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By Marc Peraino. September 24, 2016 - 9:46 pm
Mexican film is one of those best kept secrets that deserves more attention than it receives. When I came across “A Monster with a Thousand Heads” (Un Monstruo de Mil Cabezas) on Vudu, I breathed a sigh of relief.
I knew this film would not only offer a refreshing change-of-pace from big budget Hollywood, but would also tell a compelling story that many in our modern world can sympathize with, and I was not disappointed.
Sonia (Jana Raluy) is the wife of Memo (Daniel Cubillo) and mother to their teenage son Dario (Sebastián Aguirre). Memo is sick with cancer, and after a frightening night when Memo’s health takes a turn for the worse, Sonia is anxious to see her husband’s supervising physician, Dr. Villalba (Hugo Albores).
They have an appointment scheduled in a couple months, but Memo’s health is in critical condition and needs urgent care. On top of that, their health insurance provider, Alta Salud, has denied their request for medication that could potentially save Memo’s life.
Desperate to get the help that they need, Sonia, along with her son Dario, visits Alta Salud in person, demanding to see Dr. Villalba. However, the doctor isn’t in the mood for an unscheduled visit and slips out of the office to head home, ignoring Sonia. What he doesn’t realize is that Sonia and Dario catch a taxi and follow him to his house, where she confronts him face-to-face. The doctor is annoyed, but Sonia is adamant that he should help her husband. She won’t leave until he does.
In the blink of an eye, the tension inherent within the film skyrockets and Sonia and Dario find themselves in a situation that quickly spirals out of control.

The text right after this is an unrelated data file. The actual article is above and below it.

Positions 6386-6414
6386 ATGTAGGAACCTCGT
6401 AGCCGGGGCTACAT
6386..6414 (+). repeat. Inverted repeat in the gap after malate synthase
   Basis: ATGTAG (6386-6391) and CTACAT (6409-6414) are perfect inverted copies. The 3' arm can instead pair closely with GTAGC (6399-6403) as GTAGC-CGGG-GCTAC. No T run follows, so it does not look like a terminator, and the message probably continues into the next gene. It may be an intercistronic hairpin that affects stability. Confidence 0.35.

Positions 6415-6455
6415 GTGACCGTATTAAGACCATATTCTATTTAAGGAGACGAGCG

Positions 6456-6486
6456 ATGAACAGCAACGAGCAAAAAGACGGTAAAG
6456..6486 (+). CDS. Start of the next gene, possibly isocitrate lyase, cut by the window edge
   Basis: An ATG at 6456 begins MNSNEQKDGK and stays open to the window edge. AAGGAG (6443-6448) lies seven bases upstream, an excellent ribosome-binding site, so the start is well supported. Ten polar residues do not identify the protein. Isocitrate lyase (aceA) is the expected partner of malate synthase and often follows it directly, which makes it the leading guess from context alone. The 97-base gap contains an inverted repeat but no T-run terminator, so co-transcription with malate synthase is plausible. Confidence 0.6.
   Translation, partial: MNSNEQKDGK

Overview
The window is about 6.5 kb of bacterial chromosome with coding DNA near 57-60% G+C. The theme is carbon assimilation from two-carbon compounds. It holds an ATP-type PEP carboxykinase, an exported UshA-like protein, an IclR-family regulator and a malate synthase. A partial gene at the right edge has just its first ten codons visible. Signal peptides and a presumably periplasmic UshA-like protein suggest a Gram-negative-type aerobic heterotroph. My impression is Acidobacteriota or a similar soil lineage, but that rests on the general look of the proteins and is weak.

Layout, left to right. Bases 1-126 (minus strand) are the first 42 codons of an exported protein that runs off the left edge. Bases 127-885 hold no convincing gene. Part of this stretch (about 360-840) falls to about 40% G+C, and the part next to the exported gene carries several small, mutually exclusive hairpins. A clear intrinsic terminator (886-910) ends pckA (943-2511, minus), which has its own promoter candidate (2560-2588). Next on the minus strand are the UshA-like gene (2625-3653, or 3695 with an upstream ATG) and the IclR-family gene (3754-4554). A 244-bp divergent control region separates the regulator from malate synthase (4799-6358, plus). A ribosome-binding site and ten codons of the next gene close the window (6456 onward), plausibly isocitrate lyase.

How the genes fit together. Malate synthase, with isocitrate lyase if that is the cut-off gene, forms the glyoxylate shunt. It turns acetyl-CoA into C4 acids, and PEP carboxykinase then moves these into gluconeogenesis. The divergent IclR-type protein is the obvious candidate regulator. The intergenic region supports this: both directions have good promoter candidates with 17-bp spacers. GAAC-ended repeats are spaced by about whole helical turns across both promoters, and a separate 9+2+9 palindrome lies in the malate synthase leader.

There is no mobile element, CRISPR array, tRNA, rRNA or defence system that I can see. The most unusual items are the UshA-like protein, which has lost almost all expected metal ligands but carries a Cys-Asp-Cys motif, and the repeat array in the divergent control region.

Directed by Rodrigo Plá and written by Uruguayan author Laura Santullo, “A Monster with a Thousand Heads” tells a riveting story that many in America can relate to. The insufferable bureaucracy of the health insurance industry and the disparaging divide between business and human lives is played out in a very concise, natural and sympathetic manner. The film even employs a simple yet meaningful touch of dark humor to great effect.
With a run time of only 74 minutes, the movie is significantly shorter than most films seen on the big screen. This is a fantastic example of the art of editing and eliminating everything that isn’t essential to the plot and the message, which in turn creates a much more forceful story that doesn’t fail to hit its mark. It’s a welcome break from the mind-numbing 150 minutes spent watching superheroes fight each other.
Foreign is good. I’ve heard many people complain about foreign films and squirm in their seats because nothing on screen looks familiar. We may find comfort in the familiar, but as Hollywood continues to demonstrate with its big budget films, following a well-worn trail can become a quick route to boredom and mediocrity.
When we venture to watch a foreign film, not only is it a refreshing change-of-pace, but could be a discovery to something we can all understand, a shared experience that crosses geographical and linguistic boundaries. While we in the U.S. struggle with the state of our healthcare, it’s a strange sort of relief to learn that our neighbors below our southern border have experienced some of the same issues. We’re not so foreign to each other after all.
Marc Peraino reviews TV shows and movies for Kalamalama.
Photos courtesy of Music Box Films.